November 17 2010
Race and Caribbean Culture
Sandra Drake addresses three issues in her excerpt “Race and Caribbean Culture as Thematic of Liberation in Jean Rhys’ Wide Sargasso Sea”. First we have the effects of the abolishment of slavery on the ex-slave owners and the Afro-Caribbean ex-slaves. Second we see the loss of identity that Antoinette had as she struggle to fit in the Caribbean culture and the English culture as well. At last, Drake turns her attention into the social tension that increasingly grows on Wide Sargasso Sea.
The unexpected abolishment of slavery left Antoinette’s family in a bad social and economic situation. Her mother’s marriage and her own seem to be the only viable solution for their problems. Somewhat helpful but Antoinette still had to “struggle against the survival of the Caribbean and European patriarchy and empire” (Drake 195). The European colonialism and patriarchy on Antoinette is a mirroring image of what European Colonialism did to the Afro-Caribbean people. In her struggle to find an identity she became a “zombie”, a “ghost”, according to the ex-slaves or an “Antoinette-marionette”, according to Rochester (Drake 200). Her dependence on others, specifically, Rochester lead to her “real death” eventually by his English like suppression of her; just as the colonizers did to the Afro-Caribbean people. His inevitable English controlling personality is parallel to the subjugation of Coco by her English stepfather when he clipped his wings; which became a foreshadowing of her fate.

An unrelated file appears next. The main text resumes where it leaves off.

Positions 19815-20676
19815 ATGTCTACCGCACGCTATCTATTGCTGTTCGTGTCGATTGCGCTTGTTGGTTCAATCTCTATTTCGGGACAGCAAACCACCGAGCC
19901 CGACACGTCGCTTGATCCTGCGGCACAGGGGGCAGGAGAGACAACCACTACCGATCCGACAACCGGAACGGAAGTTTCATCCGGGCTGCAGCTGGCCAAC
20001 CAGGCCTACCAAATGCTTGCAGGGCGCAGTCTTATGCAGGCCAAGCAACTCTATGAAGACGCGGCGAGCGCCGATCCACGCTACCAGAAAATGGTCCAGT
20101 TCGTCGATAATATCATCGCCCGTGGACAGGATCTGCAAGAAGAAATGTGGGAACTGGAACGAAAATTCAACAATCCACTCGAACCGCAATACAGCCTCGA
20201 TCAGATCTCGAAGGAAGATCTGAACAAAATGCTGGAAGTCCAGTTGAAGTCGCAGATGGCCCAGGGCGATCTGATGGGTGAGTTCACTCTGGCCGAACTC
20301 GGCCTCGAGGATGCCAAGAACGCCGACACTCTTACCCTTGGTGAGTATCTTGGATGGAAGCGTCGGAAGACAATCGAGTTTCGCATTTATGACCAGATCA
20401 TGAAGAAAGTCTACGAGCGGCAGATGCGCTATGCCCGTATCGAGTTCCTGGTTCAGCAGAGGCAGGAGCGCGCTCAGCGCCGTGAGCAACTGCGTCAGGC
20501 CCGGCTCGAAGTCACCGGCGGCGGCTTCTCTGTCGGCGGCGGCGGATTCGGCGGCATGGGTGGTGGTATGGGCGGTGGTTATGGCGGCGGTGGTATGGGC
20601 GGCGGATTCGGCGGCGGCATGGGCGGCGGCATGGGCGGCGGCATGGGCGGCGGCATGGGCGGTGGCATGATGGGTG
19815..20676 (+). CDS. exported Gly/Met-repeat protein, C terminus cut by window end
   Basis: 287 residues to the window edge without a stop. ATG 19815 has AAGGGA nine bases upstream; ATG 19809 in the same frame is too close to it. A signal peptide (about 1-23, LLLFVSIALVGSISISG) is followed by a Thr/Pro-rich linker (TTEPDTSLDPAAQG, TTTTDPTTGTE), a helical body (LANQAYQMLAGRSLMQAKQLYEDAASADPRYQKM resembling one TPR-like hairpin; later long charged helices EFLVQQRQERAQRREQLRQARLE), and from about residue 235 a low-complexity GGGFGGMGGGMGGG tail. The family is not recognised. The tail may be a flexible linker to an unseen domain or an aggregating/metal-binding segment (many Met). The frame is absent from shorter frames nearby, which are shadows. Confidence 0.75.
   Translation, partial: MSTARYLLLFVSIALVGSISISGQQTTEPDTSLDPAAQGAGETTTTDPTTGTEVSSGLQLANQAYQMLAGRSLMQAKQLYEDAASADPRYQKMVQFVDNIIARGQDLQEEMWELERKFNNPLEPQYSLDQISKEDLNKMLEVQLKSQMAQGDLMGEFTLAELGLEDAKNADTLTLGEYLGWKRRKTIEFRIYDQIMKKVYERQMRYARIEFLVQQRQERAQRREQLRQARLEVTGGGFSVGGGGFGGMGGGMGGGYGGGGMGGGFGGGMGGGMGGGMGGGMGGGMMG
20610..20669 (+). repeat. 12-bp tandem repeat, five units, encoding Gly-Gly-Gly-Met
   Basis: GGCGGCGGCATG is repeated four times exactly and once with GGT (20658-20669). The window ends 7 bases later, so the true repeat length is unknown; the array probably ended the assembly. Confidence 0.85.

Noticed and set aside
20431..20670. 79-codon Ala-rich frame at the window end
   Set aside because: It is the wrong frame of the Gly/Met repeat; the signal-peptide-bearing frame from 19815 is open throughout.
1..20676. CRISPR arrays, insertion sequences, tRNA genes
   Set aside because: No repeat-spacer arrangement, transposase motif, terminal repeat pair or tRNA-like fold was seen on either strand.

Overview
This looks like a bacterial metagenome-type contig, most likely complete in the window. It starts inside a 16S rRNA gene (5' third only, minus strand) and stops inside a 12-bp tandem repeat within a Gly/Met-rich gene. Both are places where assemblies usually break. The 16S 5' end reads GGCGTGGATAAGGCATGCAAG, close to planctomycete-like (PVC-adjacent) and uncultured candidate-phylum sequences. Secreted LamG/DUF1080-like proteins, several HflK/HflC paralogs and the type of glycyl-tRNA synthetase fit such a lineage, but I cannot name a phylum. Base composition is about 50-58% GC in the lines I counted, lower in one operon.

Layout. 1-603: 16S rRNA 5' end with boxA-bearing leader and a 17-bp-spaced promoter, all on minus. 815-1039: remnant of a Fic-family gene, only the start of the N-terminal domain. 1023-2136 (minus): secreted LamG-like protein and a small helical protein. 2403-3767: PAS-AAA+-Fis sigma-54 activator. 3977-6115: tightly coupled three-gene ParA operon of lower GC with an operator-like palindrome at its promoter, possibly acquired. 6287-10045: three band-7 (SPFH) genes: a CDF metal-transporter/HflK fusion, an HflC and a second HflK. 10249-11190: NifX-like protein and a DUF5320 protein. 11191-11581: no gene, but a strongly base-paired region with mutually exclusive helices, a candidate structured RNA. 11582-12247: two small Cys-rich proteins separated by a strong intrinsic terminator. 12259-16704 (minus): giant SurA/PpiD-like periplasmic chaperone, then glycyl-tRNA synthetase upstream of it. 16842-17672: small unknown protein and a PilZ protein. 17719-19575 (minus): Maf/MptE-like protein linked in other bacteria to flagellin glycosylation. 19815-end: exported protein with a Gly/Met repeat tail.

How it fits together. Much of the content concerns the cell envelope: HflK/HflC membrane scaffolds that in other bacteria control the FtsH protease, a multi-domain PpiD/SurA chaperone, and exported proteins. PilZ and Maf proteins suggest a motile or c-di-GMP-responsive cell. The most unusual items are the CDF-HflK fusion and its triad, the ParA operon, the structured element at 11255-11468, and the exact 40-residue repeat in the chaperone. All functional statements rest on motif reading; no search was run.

In her pursuit for an identity “she betrays herself”, as she fervently tries to fit into the English culture by means of the Caribbean obeahs. Paying Christophine reflects her “denial of belonging to the Caribbean culture but rather wants to use the spell to complete her assimilation to England and to whiteness” (198), and a cock crew as a signal of betrayal. Ironically later on...
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